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TOP 500 REVIEWERon 14 October 2015
Do not look to watch this film if you're hoping for a faithful retelling of the story you may know from the Old Testament in the Bible - you will be disappointed, or even outraged depending on your religious beliefs. This should be watched as a stand alone film based very loosely on the tale of Noah and the Ark. The writers and director have their own interpretation which is not likely to match your own and, as writers and directors, they have that ability and liberty and they certainly use it here - much is added, much is left out.

As a stand alone film it has great moments - some beautiful, expansive scenery and landscapes and some very nice effects, with some particularly magical moments around the Ark and of course the animals. The flood itself is also captured extremely well and the digital/CGI team have done a great job here. I also enjoyed some of the surprising and very non-Biblical aspects that have been introduced and found this helped to distinguish between trying to watch this as a retelling of the Bible and a fantasy epic that instead poses different questions and ideas - some of which sit outside of religion, some of which are by their nature intrinsically linked to religion and our interpretation and beliefs on the matter. To this end, the film will of course divide people. Personally, I thought it was an interesting way of inviting the viewer to ask questions, rather than just repeat information as a truth that we either accept or reject.

Outside of that, the acting is generally superb from the main cast but the film's pacing loses its way too often and as a result the film often felt like it was dragging (in particular towards the end) and it's definitely a film that requires commitment! Sometimes the script and actions of the characters were also frustrating and the film sometimes felt indulgent and over staged. The film is also surprisingly violent in places - they don't hold back on the terrible impact and aftermath of the flood and other issues surrounding suitable procreation might also not be suitable for younger children.

Overall the film was OK with moments of greatness but it could have been improved massively by a tighter edit and shorter run time. Give it a go if you have the time to dedicate to it and can accept the fact that it isn't a dedicated retelling of the story you may already know.
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on 6 April 2014
Forget what you think you know about Noah. In this Middle Earth saga the watchers are huge rock creatures that look like they belong in Star Wars. This is a rather bizarre interpretation of Genesis 6:1-5, and was my first WTF moment. The Watchers actually had relations with humans and created a race of giants who apparently ruled over man...not in this film.

Russell Crowe portrays Noah as a dark, bitter, dysfunctional, unlikeable person who obeys God through his dreams. (God doesn't even make a cameo.) The women, whose names aren't mentioned in the Bible are given expanded and important roles. All the time on the ark is spent on personal drama. No tending of the animals that are all living together in the hull of the ship.

Another problem is that Tubal-Cain kills Noah's father Lamech, not to be confused with Tubal-Cain's father Lamech while Noah was a child.The Bible claims Lamech was born in the 182nd year of Methuselah and lived 777 years. This means he died 10 years before the flood. Noah was over 600 years old at the time of the flood. Do the math.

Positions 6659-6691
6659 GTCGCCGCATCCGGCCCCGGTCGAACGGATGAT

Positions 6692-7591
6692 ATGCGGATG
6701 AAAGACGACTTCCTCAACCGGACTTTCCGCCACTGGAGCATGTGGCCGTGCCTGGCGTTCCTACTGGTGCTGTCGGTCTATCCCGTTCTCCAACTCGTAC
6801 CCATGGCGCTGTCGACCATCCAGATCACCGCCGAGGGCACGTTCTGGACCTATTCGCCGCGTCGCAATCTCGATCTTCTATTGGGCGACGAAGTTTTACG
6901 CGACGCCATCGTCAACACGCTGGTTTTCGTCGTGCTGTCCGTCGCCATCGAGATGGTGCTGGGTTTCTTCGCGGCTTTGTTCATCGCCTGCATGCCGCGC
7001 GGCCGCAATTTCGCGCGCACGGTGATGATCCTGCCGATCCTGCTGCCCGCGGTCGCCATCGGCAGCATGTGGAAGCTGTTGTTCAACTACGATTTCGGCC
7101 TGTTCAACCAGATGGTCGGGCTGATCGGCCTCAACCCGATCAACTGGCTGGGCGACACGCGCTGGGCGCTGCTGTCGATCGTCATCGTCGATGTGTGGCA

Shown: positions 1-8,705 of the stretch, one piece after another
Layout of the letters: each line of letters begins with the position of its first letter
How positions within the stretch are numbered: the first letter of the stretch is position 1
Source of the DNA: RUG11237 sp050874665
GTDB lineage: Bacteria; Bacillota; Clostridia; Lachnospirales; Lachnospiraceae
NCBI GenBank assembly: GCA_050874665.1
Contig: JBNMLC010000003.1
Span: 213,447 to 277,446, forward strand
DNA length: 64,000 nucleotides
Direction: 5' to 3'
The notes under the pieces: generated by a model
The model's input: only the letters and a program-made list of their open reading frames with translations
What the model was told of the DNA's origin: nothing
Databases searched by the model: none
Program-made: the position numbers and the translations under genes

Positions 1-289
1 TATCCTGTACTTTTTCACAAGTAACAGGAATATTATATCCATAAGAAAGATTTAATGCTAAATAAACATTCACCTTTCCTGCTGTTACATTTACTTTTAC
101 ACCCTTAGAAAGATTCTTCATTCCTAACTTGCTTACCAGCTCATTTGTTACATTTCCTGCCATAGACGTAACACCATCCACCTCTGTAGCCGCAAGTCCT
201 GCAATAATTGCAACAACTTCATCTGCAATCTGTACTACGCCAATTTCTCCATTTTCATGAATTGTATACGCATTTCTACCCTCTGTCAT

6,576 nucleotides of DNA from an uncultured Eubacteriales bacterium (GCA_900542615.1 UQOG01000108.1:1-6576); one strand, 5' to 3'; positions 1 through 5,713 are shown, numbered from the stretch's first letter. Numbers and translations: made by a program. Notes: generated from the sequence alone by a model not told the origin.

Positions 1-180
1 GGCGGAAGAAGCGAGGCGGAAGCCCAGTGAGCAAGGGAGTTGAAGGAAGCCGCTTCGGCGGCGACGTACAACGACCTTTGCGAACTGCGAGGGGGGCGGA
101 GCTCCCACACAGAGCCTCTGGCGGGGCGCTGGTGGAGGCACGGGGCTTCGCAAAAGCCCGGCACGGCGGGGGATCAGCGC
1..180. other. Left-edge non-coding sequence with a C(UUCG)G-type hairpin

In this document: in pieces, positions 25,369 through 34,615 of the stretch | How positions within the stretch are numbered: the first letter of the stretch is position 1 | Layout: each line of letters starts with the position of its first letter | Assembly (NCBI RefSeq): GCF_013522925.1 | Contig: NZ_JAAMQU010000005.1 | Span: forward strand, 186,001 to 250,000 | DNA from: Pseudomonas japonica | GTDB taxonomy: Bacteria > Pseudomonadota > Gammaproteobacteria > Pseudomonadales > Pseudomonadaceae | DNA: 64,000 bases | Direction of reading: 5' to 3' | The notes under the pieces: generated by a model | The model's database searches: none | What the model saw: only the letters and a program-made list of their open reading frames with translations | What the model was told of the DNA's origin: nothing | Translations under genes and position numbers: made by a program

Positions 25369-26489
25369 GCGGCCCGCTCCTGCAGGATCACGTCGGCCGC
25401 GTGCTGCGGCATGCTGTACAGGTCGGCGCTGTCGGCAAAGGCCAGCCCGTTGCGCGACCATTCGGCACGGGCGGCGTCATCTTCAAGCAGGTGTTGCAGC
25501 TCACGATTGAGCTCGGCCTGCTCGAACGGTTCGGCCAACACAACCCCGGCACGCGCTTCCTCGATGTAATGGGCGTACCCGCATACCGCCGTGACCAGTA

There were a number of surprises, some I won't mention as I wouldn't want to "spoil" a millennia tale. That said, at the end, a son leaves the group before them all having children when clearly the families stayed together for a number of years and raised children until the Canaan/Noah incident which is not mentioned.

Poor Emma Watson and Jennifer Connelly acted their hearts out, reminding me of Sean Astin who gave a wonderful performance in "Cabin Fever 3." Nothing like casting pearls before swine.

From a biblical prospective, the film was a disaster and not inspirational. As an action adventure story, the rock creatures made me feel like I was watching Indian Jones with aliens. And I suppose people who liked the ending of that film might be attracted to this one.

Oh yea, this thing was way too long. It had scenes which dragged on. It needed an editor. On the plus side Russell Crowe didn't sing much.

This is razzy material. A film you can watch and make fun of MST style.

Worthy of a Redbox rental at best.
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on 6 December 2015
I expected to be disappointed with this film, but not as disappointed as this. Given the understanding that the director is an atheist, I wonder why he bothered to use any of the Bible story at all. Noah is presented as a confused, semi-physchotic individual who bears little resemblance to the man in the "book". The story only accords with the Bible account in a few places, hence the introduction of "The Watchers", who seem to have been rescued from the Lord of the Rings waste paper bin. The animatronics/CGI special effects are second rate. The flood sequence is well done until Noah goes off into a rant before doing battle with Ray Winstone's Tubalcain, who manages to sneak onto the ark without either Noah's knowledge or Moses, who compiled the book of Genesis in which the story can be found. One expects some poetic licence from Hollywood when dealing with Bible stories, but this goes well off the radar. A major disappointment and a waste of some decent acting talent.
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Must admit I was caught in two minds regarding the purchase of this one, the film has
been slated by many reviewers and critics, however curiosity got the better of me.
This a Biblical tale -
'Noah' (Russell Crowe) and his wife 'Naameh' (Jennifer Connelly) scrape a living from
the baron landscape with their children.
'Noah' son of 'Seth' has always believed what his father had taught him as a child, and
has endeavoured to follow the path of his beliefs and faith.
He has a dream that he believes to be a message from God, he has visions of the World
being flooded to rid the planet of the evil that has flourished.
'Noah' seeks out his Great Grandfather, 'Methuselah' (Must admit without knowing he was
actually in the film, I knew 'Methuselah' had to be played by 'Anthony Hopkins' who else ? )
to make sense of his dreams and understand what has to be done.
'Noah' has to build an 'Ark' a construction large enough to house two of each creature that
walks or fly's, as well of course, to accommodate his immediate family.
He has the help of the 'Watchers' (fallen angels from log ago)
The King of the land 'Tubal-Cain' (Ray Winstone) who does not believe in miracles, and that
man is master of his own destiny, seeks to take charge of the Ark realising the flood 'Noah'
talks of is to become a reality.
The story on board during the flood a little to 'Hollywood' perhaps, though the film does have